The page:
One of my favourite restaurants in the city closed its doors for good a year and the half ago.
It was a charming unpretentious trattoria nestled among other fine restaurants and bars on Yaletownâ€™s Hamilton Street.
The menu was mainly from the Emilia – Romagna region of Italy and I went mostly for the gnocchi and tiramisu
I guess I went a little for the service too; the space was welcoming, and the staff personal and attentive.
The owner remembered my name the second time I dined there, and thatâ€™s how I knew Iâ€™d keep going back.
Dinner usually started with a moist and dense fresh-out-of-the-oven-warm bread, I could never get enough of that delicious bread.
I asked the owner once for the recipe (I do this quite a bit at restaurants) he laughed and said heâ€™d have something even spectacular for next time and thatâ€™s the recipe heâ€™d want me to have.
He kept his word, the next time I was at the restaurant I had the specially made olive and rosemary focaccia â€“ flavourful, moist, herbaceous and oh so scrumptious! Itâ€™s all I wanted to eat for the rest of my life.
I never did get that recipe, and incidentally stopped eating out as much when I decided to take my vegetarianism a step further by going dairy-free
I didnâ€™t visit that restaurant for almost two years and then one day when I really wanted to go I learnt that the restaurant had closed months before.
I canâ€™t think of focaccia and not think about that wonderful little restaurant that is no more, and when I found this particular olive and rosemary focaccia, I couldnâ€™t wait to get to the kitchen to try it.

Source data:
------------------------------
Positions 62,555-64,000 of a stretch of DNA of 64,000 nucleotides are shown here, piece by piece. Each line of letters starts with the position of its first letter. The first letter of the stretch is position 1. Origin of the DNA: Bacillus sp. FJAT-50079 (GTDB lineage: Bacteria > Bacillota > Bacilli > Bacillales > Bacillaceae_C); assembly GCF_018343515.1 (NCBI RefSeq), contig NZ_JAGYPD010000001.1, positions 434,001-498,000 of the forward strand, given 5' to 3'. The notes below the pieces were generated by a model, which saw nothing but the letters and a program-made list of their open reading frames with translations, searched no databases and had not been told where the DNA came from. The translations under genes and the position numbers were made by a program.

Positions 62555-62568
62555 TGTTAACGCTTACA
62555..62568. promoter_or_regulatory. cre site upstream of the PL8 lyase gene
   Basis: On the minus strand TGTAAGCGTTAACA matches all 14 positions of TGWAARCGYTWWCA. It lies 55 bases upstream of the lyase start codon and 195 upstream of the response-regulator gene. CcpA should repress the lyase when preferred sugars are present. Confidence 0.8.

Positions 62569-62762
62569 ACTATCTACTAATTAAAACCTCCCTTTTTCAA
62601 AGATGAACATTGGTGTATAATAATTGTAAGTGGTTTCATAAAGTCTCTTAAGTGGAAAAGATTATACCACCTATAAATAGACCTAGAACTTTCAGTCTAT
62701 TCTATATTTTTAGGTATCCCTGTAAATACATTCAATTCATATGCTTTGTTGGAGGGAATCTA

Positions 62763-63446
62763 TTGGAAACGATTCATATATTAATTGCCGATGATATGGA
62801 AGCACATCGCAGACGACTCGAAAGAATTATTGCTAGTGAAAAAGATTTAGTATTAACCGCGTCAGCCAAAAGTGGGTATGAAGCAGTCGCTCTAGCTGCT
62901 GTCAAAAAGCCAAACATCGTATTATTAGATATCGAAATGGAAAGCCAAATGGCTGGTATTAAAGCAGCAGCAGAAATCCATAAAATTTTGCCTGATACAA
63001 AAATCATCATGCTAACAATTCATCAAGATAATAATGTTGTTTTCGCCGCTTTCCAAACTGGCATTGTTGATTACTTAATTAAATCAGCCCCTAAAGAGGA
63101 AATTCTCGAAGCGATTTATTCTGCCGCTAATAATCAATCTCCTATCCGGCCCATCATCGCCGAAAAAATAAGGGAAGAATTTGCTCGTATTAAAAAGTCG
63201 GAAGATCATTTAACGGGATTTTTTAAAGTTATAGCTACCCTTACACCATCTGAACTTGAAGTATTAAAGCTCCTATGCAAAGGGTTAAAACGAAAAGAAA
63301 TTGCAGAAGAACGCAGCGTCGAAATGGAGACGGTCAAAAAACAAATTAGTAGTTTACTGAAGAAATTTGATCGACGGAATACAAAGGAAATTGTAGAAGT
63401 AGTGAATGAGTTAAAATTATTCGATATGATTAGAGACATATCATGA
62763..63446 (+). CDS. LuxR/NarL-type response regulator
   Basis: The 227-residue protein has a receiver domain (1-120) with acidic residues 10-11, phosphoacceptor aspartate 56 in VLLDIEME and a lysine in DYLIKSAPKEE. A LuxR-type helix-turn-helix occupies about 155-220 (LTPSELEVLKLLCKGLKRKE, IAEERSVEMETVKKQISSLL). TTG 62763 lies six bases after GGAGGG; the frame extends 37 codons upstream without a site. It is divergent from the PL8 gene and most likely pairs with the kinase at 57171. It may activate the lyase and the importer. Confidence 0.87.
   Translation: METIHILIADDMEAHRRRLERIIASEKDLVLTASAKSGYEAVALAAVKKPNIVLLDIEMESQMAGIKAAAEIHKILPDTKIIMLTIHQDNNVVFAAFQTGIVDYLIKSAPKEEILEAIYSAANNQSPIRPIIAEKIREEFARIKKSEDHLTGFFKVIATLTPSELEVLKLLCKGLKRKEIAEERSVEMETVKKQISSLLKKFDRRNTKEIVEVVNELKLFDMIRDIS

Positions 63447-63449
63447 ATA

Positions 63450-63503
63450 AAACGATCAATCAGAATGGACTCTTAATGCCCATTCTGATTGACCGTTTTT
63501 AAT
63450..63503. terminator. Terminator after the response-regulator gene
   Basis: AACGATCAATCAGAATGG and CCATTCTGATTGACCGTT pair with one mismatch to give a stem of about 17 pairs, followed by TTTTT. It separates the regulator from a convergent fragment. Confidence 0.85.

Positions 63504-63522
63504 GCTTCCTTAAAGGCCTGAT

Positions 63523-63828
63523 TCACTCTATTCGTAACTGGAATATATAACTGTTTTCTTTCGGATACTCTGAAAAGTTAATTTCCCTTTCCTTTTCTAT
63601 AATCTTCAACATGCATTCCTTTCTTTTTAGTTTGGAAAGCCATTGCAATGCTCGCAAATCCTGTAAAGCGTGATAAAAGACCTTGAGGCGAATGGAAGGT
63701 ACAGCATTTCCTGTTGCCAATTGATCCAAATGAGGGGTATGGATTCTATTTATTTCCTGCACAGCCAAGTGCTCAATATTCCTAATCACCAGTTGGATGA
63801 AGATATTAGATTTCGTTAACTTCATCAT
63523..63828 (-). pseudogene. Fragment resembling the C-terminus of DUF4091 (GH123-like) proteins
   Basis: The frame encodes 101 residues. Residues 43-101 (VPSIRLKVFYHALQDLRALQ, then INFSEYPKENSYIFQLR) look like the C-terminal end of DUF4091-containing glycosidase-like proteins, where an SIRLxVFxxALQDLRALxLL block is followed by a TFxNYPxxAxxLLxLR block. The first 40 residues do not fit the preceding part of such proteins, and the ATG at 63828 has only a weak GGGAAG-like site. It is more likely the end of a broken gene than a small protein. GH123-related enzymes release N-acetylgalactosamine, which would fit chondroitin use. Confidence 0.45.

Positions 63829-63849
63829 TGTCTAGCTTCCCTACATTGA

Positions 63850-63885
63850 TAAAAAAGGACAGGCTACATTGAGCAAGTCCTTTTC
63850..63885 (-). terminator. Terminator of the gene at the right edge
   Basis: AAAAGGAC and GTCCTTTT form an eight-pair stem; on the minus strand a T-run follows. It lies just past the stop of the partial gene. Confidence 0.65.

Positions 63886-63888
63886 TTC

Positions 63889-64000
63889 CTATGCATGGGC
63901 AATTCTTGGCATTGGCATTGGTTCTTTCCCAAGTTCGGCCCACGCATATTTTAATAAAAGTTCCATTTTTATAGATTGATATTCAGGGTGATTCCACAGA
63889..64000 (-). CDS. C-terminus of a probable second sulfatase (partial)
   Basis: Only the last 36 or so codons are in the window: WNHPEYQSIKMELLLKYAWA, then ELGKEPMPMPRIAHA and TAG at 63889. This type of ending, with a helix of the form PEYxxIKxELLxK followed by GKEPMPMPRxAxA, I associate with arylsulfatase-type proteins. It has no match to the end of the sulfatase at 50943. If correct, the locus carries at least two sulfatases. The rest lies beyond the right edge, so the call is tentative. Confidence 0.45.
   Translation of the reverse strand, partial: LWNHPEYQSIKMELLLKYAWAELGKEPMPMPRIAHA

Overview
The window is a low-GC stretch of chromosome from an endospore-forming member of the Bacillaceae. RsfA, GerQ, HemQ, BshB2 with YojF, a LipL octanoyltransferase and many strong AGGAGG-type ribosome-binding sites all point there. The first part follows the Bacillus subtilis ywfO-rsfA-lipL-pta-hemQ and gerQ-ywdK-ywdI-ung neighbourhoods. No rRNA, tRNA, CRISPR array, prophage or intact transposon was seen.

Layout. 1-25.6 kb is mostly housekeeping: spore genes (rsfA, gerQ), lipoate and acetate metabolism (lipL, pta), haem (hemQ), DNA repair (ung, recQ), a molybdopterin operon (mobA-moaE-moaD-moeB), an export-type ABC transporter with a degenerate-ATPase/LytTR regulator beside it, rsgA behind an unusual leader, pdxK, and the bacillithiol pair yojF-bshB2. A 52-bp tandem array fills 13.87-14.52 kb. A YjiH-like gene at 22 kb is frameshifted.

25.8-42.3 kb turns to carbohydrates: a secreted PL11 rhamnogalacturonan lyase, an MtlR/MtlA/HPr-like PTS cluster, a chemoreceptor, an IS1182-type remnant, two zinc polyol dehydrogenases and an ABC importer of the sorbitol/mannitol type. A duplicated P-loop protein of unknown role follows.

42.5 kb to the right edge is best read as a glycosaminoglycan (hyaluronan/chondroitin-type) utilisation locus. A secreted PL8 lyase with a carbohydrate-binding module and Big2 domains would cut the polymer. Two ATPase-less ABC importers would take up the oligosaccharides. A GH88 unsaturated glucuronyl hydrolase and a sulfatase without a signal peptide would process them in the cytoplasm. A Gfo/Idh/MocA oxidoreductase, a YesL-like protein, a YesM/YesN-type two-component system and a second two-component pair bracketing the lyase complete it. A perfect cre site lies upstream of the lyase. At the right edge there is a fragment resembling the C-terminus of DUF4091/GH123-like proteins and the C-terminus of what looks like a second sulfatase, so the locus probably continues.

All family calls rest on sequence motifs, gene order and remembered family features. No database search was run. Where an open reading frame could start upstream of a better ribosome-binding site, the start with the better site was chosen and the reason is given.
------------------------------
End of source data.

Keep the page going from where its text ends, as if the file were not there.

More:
This bread turned out wonderful, honestly, I donâ€™t really remember the exact taste of the focaccia I had years ago, but I know this is pretty closeâ€¦
Olive & Rosemary Focaccia
Note: This recipe uses a bread machine, but you can use the instructions here to make dough by hand
- 1 1/4 cups warm water
- 1/4 cup olive oil, divided
- 3 tablespoons rosemary (dried or fresh, chopped), divided
- 1 tablespoon sugar (I use turbinado)
- 3 1/4 cups all-purpose flour
- 2 teaspoons of dry active yeast
- 1 teaspoon salt
- 1 1/2 to 2 cups brine-cured black olives, pitted
- 1 teaspoon red pepper flakes
- 1 teaspoon large flaked sea salt or kosher salt
- Place the water, half of the olive oil, half of the rosemary, sugar, flour, yeast and salt into the pan of the bread machine in the order suggested by the manufacturer
- Choose the Dough cycle, and Start
- When the cycle ends, let the dough rest covered in the bread machine pan for up to an hour or until it doubles in size
- Meanwhile, Grease a 9 x 9 inches square baking sheet and set aside
- Punch dough down and transfer to the pan, press and stretch to fill the square pan
- Let the dough rest for 10 minutes and drizzle 2 tablespoons olive oil over dough
- Press and arrange the olives on the dough evenly and sprinkle the rest of the rosemary and salt over it
- Let the dough rise uncovered in a warm area for about 25 minutes, until puffy
- Preheat oven to 350 degrees F.
- Bake for 25 minutes or until lightly browned and crusty
- Remove from pan and cool on a wire rack
- Serve warm or at room temperature